Masamune: He is sorta like the “leader” he knows the most about the mission, and is responsible for reporting to the “World” throughout the journey. He appears taller/older than the others on the ship.
Nanami: another playable character. She is very quiet. Not as bad as Senri, but just a more private person. The one quirk I noticed is that she loves food.
Itsuki: He is a player / womanizer who flirts with all of the girls on the ship. He has a playful and mischievous personality. It appears his ability may be shape shifting and/or dream walking.
Sakuya: Stays close at all times to Mikoto. He gives off a quiet gentlemanly princely aura.
There are other characters too, but to reveal them now would be too spoiler-ish. So I’ll leave it at that.
Anyways, once on board, it is shortly discovered there is a traitor on board the ship. Someone is sabotaging the ship and attacking it which may cause it to crash before reaching its goal. In order to determine who the traitor is and minimize his movements, it’s suggested to pair up with another user so you can monitor them, giving the attacker fewer opportunities to go by unnoticed. Whoever you choose here as your partner will also be your love interest, and the focus of the story for that route.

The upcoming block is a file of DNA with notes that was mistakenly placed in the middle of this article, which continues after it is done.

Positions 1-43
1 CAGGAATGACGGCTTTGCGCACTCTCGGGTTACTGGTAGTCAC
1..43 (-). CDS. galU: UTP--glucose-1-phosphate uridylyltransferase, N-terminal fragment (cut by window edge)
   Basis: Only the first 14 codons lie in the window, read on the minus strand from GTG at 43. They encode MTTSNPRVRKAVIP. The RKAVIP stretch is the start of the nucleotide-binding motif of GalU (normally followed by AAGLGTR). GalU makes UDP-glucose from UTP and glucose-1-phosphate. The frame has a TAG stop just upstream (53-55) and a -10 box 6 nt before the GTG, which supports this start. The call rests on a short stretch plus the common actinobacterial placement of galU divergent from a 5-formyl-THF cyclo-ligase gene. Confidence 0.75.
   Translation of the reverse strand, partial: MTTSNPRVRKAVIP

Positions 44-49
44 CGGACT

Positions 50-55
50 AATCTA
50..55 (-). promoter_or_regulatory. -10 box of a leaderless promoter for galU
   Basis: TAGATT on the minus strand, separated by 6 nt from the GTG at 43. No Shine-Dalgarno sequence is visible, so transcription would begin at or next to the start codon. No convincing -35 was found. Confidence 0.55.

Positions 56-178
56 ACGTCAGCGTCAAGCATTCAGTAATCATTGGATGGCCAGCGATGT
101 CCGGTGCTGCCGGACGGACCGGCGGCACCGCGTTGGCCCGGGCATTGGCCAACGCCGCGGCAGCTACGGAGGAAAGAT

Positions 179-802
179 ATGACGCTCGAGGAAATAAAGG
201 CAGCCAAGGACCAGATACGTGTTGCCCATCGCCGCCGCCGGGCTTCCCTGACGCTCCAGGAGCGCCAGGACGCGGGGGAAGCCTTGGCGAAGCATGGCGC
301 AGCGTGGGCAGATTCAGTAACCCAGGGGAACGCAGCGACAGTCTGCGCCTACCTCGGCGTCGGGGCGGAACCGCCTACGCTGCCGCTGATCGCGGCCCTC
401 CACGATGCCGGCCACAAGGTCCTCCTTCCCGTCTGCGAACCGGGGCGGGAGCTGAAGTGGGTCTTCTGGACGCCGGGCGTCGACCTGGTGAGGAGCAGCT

Once you select a partner, the game focus shifts away from Sorata and onto you and your partner. And from the ending I got (Kakeru’s) It never shifts back to resolve things with Sorata – but I’m sure it probably does tie back into him somehow in the end.
There are several twists and turns in the plot/story mainly in regards to the Time Travel theme. It’s also full of futuristic technology and fantasy elements, androids, super-human powers, and space travel to name a few.
As far as gameplay, I’ve covered most of the gameplay elements above. Choosing your playable character, selecting their partner, having to answer 100% of the questions the way the developers want you to, and then arriving at the end, and rinse and repeat for the other characters and partners. The only variation from this is, there are some mini games along the way and points earned in minigames can be used to unlock additional stories, artwork, and soundtracks.